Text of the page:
A legal battle may make it harder to watch your favorite sports teams.
Forget about seeing your pro football or baseball teams on free, over-the-air television networks. That's the warning from the National Football League and Major League Baseball. They filed Supreme Court briefs to support ABC (DIS), CBS (CBS), NBC (CMCSA) (CMCSK) and Fox (FOX) (FOXA) in their battle with Aereo. That company allows subscribers to stream or record live broadcasts, without the consent of the broadcasters. The pro sports leagues say they could be forced to air their games only on cable channels, if Aereo isn't shut down.
The Dow Jones industrial average (^DJI) topped 16,000 for first time Monday, before retreating near the close. It's not unusual for the market to test milestone levels and then slip back. The Dow ended 14 points higher at 15,976, but the Standard & Poor's 500 index (^GPSC) fell 6 and the Nasdaq composite index (^IXIC) lost 37 points.
Score one for workers at Walmart (WMT). The National Labor Relations Board is supporting their charge that the retailer illegally blocked their right to strike and protest. The workers claim the company threatened to fire or discipline them for taking part in the protests.
Apple (AAPL) will have another chance to convince a court to bar rival smartphone maker Samsung from being able to sell certain phones and tablets in the U.S. A federal appeals court said a lower court judge needs to reconsider her ruling in a patent infringement case.
Shares of the luxury carmaker Tesla Motors (TSLA) slid nearly 14 points Monday and have now lost 36 percent in just six weeks. You can see on this chart the big run-up over the past year, before moving into reverse at the end of September. Federal regulators have opened a safety investigation following two battery-related fires.
5 Less-Known Restaurant Chains You Should Eat At and Invest In
Money Minute: NFL, MLB Back Networks' Aereo Lawsuit; Walmart Workers Win One
If investors are hungry for something a little more exciting, thankfully there's no shortage of faster growing publicly traded restaurant chains that are doing just fine.
So sorry, Olive Garden. You may still offer tasty breadsticks, but that's not the kind of rising dough that investors -- and diners -- crave these days.
One of this summer's hottest IPOs was for Noodles & Company (NDLS), a fast casual restaurant chain that specializes in all types of noodles. Olive Garden bashers will find plenty of Italian pastas on the menu, but diners can also be globetrotters by checking out Asian noodle bowls or come closer to home with the classic Americana comfort food of mac and cheese.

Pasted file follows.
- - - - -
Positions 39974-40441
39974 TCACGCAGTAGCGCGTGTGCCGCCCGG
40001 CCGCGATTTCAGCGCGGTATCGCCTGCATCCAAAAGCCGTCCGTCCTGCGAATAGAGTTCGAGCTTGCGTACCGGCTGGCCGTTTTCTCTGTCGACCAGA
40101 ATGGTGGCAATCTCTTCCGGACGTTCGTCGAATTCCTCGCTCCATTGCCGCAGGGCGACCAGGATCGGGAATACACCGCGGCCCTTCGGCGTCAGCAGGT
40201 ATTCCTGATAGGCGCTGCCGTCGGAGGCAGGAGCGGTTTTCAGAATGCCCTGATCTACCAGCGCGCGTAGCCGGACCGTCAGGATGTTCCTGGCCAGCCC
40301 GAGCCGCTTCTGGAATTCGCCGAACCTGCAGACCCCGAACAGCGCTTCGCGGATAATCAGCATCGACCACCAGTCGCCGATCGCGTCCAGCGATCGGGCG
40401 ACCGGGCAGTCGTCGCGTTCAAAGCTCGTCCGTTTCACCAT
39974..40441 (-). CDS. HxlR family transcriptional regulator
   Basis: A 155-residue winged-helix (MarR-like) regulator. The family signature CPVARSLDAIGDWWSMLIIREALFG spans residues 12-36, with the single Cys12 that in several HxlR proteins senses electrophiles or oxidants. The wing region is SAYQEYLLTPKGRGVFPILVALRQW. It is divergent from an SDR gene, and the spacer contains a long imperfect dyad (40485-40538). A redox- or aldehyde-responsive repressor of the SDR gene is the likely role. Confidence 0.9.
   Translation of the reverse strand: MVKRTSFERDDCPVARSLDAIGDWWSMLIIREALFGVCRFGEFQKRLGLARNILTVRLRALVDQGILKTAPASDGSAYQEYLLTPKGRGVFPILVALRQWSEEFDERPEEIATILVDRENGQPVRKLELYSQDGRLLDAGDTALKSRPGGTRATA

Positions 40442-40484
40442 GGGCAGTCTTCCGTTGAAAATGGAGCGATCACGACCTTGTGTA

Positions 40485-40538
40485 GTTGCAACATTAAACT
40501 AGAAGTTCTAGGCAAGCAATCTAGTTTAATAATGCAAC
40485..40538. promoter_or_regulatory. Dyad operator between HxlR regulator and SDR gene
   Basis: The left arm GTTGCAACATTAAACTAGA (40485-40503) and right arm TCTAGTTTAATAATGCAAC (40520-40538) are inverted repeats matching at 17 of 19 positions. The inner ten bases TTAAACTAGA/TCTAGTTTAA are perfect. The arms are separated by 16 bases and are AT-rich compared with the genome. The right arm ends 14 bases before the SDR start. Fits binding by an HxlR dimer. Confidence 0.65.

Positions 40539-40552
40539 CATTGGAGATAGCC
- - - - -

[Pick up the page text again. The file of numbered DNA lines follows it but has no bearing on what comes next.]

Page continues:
Unlike the many table service restaurants facing an alarming number of empty tables, Noodles & Company has delivered positive comps in 29 of the past 30 quarters. Revenue climbed 17 percent to $300.4 million last year, and it's on pace for similar growth through the first half of this year.
Ignite Restaurant Group (IRG) owns and operates 134 Joe's Crab Shacks and 16 Brick House Tavern + Taps. The operator essentially doubled in size in April when it acquired smaller Olive Garden rival Romano's Macaroni Grill. The 186-unit Italian casual dining chain was once owned by Brinker, and it's a work in progress. Comps were positive at Ignite's two original concepts in its latest quarter, but the same can't be said for Macaroni Grill.
Then again, the sluggish performance at Macaroni Grill also led to an attractive acquisition price. With Macaroni Grill butting pasta bowls with Olive Garden and Joe's Crab Shack fishing against Red Lobster, we can possibly call Ignite a mini Darden. That's a good thing, especially since Ignite has a lot of room for any of its three concepts to grow before it saturates the market.
Casual dining and Mexican don't mix well over time. There's probably a shuttered El Torito, Chi Chi's or Chevy's somewhere near you.
However, Chuy's (CHUY) has raised the bar by creating a lively environment filled with Elvis shrines and customer-submitted dog photos, and it's winning over patrons with its extensive happy hour specials and a bargain-minded menu where nearly every entree costs less than $10.
Chuy's sales surged 23 percent in its latest quarter, and with just 45 locations across twelve states, there are still plenty more places for pooch snapshots and Elvis busts to go up.
As one of the largest franchisees of Buffalo Wild Wings (BWLD), Diversified's (BAGR) largest concept is no stranger to most sports bar enthusiasts. However, the reason that Diversified makes the cut is because it's in the process of rapidly expanding its proprietary Bagger Dave's Legendary Burger Tavern.
There were just 13 of the full-service, ultra-casual restaurant and bar units open by the end of June, but Diversified is hoping to open another six locations later this year. It may soon rival the nearly three dozen Buffalo Wild Wings eateries that it currently watches over. The genius here is that it's probably putting a lot of what it learned at Buffalo Wild Wings into practice at Bagger Dave's.
Revenue soared 61 percent in its latest quarter, propelled almost entirely by new restaurants, but there was still a healthy 7 percent spike in same-store sales during the period.
Customers looking to trade up from fast food without shelling out more in time and money at a casual dining concept are flocking to fast casual chains that deliver quality ethnic dishes quickly.
Fiesta (FRGI) owns and operates 96 Pollo Tropical restaurants (primarily in South Florida) and 164 Taco Cabana eateries (mostly in Texas). The company also has dozens of franchised locations, especially overseas, as its Latin American-inspired Pollo Tropical rotisserie chicken has proven to be a potent export.
Revenue climbed 9 percent in its latest quarter, fueled by a healthy 6 percent spike in same-restaurant sales at Pollo Tropical.